WILMINGTON, NC (WWAY) -- Though a little rain last night provided a little relief, crews continue to battle wildfires all across the Cape Fear region.
The Juniper Road Fire in the Holly Shelter Game Land continues to rage despite rain last evening.
Spokeswoman Diane Steltz says the fire has already burned more than 21,000 acres since lightning sparked it late Saturday night. Latest estimates say the fire is only 10 percent contained.
Less than an inch of rain last night did help, but that small amount is far from enough to put an end to this fire. While any rain is helpful, thunderstorms also bring the threat of sparking new fires from lightning strikes. Crews continue to monitor if lightning last night may have started any new fires.
For now, shelters in Pender and Onslow Counties are closed, because no one used them. Voluntary evacuations are still in effect, and shelters will reopen if needed.
Crews also continue to battle a large fire in Bladen County with little help from spotty rainfall. They are also trying to be proactive in preventing more fires in the future.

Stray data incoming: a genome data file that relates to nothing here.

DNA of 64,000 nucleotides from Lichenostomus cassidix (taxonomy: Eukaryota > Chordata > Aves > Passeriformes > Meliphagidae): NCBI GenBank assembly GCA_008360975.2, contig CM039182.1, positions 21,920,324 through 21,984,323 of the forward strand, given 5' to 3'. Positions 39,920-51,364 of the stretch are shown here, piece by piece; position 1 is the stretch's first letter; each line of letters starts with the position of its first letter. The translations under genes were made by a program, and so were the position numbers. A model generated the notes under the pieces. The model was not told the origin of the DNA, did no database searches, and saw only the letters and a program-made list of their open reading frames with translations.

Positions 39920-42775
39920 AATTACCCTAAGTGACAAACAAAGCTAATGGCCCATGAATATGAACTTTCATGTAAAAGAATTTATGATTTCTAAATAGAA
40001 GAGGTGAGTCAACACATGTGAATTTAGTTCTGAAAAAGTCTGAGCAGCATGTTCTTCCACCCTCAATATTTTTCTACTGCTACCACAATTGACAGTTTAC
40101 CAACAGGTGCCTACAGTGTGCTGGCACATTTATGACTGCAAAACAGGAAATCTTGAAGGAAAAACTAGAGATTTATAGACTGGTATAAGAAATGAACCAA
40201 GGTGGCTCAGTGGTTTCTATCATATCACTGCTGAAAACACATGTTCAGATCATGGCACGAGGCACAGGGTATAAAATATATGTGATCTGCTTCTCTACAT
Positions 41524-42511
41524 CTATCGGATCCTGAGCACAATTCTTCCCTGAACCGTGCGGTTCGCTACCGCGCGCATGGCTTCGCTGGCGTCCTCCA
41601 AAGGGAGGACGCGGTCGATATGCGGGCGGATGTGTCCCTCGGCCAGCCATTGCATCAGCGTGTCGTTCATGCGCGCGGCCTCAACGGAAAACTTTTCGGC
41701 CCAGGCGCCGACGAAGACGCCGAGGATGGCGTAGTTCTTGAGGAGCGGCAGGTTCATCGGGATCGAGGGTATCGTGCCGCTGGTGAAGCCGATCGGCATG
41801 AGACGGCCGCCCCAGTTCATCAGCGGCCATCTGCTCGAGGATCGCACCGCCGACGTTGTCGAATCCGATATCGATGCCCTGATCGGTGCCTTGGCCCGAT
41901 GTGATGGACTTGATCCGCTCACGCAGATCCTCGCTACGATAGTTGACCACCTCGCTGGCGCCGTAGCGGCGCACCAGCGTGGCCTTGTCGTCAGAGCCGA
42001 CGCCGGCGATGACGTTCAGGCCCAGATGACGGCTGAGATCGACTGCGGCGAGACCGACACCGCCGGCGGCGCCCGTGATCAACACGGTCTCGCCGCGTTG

Chris Meggs, the public information officer on the Bladen County fire, says "every little drop of rain helps." But because of a lack of consistent rainfall, officials are planning a controlled "burn out" operation. The burn out is estimated to add approximately 2,500 acres to the 1,300 that has already burned. Meggs says the goal is to eliminate the heat pockets and hopefully reduce flame links that can create fast and dangerous fires from forming.
Thanks to the sand ridges that have been created, crews hope this operation will prevent the fires from approaching residential areas.
Since Monday, Columbus County has experienced several fires likely caused by lightning strikes. Due to the fires in surrounding areas, Columbus County says it is short on resources.
In an attempt to reduce the need for these resources, the county has adopted a proactive approach. In addition to a countywide burning ban, there have also been daily morning and afternoon flights to monitor potential fires.
Despite the lack of rainfall, the fires have been contained to a total of about 75 acres.